Authors: Supriya Maharaj, Simon Hughes
Event: 2019 TheMHS Conference
Subject: Filling The Gap - A co-produced Peer/Clinician venture into the Youth addiction space.
Type of resource: Conference Presentations and Papers
Simon Hughes is a District Manager for Emerge Aotearoa mobile community based services. Simon was also involved in the development of EaseUp from an operational perspective. Originally from the UK, Simon has qualifications in social work and has worked in health service delivery and management for over a decade.
Supriya Maharaj is a Service Manager, formerly leading the Phoenix Centre which EaseUp drew inspiration from. Supriya was involved in development from concept testing through to inception. With over a decade of experience in addiction, health and social services settings, Supriya has qualifications in public health, addiction treatment and clinical supervision.
Emerge Aotearoa’s vision is Realising Potential “tautokohia te mana tangata”- we are an organisation that seeks to build deep wellbeing and resilience in vulnerable communities. Our Board of Trustees identified a gap for rangatahi (young people) with alcohol and drug challenges and decided to invest in a two-year pilot.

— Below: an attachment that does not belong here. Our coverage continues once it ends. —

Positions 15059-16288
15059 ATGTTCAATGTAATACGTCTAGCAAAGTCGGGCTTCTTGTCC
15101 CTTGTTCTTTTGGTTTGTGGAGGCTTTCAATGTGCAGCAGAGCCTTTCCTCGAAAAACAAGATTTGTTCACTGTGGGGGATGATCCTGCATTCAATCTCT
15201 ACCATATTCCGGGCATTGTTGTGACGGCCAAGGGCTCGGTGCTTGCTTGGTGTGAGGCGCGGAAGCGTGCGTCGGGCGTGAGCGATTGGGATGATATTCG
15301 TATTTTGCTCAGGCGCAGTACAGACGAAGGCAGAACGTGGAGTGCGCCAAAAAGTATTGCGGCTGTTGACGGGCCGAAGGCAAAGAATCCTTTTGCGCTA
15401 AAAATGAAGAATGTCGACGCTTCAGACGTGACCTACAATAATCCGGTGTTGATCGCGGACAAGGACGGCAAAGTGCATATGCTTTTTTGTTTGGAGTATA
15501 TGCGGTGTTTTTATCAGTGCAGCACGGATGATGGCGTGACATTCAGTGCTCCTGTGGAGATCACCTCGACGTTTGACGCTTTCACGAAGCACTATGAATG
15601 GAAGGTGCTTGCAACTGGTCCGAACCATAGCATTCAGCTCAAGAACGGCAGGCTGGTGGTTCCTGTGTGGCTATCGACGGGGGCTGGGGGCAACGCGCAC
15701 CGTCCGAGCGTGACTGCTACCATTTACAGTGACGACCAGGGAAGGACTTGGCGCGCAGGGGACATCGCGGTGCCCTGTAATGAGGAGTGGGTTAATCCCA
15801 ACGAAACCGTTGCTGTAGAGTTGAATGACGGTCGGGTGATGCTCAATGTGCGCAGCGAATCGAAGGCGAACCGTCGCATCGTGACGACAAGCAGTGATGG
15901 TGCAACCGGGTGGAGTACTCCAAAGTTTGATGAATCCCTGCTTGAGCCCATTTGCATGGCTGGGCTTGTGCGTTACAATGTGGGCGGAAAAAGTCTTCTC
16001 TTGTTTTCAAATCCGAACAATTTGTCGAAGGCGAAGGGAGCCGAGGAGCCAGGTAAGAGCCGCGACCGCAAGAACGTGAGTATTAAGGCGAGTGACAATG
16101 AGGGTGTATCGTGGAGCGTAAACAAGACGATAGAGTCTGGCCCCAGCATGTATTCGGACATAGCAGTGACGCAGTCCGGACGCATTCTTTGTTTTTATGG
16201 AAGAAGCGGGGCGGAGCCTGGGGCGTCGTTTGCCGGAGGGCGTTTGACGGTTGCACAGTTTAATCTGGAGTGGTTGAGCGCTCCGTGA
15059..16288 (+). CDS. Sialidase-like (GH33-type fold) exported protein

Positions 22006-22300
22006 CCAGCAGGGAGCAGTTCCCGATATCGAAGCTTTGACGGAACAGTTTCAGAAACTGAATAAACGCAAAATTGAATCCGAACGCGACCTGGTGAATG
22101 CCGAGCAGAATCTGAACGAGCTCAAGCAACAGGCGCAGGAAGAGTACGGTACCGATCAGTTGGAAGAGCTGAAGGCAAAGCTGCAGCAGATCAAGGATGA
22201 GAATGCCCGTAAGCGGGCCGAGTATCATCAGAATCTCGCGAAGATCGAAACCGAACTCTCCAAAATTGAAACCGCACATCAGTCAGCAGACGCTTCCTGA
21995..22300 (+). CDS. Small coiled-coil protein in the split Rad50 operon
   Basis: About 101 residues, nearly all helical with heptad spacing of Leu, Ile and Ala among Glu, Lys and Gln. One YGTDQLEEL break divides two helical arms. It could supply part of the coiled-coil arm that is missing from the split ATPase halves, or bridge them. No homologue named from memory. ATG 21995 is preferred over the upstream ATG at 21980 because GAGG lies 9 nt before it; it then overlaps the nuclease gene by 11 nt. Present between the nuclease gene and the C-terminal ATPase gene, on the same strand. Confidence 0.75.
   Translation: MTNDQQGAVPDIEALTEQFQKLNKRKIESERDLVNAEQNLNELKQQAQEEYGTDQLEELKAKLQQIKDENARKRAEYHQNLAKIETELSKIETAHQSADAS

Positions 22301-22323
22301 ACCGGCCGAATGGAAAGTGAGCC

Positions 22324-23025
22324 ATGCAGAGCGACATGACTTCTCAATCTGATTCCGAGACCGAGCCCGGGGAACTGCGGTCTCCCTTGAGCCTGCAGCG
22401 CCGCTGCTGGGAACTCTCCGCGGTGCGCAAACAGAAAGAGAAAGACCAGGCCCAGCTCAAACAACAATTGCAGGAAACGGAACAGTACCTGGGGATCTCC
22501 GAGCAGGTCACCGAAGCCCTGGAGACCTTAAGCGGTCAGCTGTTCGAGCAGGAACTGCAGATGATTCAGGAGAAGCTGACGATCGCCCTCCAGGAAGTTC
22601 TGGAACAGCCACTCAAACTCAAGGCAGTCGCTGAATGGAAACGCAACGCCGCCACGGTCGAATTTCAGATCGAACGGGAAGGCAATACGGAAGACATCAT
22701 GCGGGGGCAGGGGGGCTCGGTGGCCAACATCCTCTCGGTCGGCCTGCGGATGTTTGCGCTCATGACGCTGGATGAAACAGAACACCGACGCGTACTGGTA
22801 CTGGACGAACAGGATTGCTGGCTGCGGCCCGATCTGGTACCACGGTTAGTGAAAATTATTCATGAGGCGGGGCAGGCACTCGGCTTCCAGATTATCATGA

Applying learning from the successful Phoenix addiction service for adults in South Auckland, New Zealand, Emerge Aotearoa set about exploring how the model could be adapted for rangatahi. Drawing inspiration from co-production, and collaborating with various stakeholders led to the establishment of EaseUp.
EaseUp offers an assertive outreach, community based, peer/clinical addiction service for rangatahi aged 13-20 years, and their whānau. The service endeavours to explore and co-construct recovery in holistic and developmentally appropriate ways, incorporating harm reduction and abstinence approaches. Ultimately, EaseUp is about providing rangatahi and their whānau with skills and resources to enable them to live their best life and make positive choices.
As the pilot is self-funded, Emerge Aotearoa has the creative freedom to see how the programme evolves, with curiosity and innovation actively encouraged.
Learning Objective 1: This topic is relevant as the service model demonstrates how to put lived experience in the centre of service development and delivery, and balancing interventions with supporting self efficacy.
Learning Objective 2: Following this presentation, the audience will take away an example of a community based peer/clinical partnership which provides a holistic matrix of services. A reflection on the process of the service development will also be incorporated. This example can be applied or adapted in other settings as appropriate.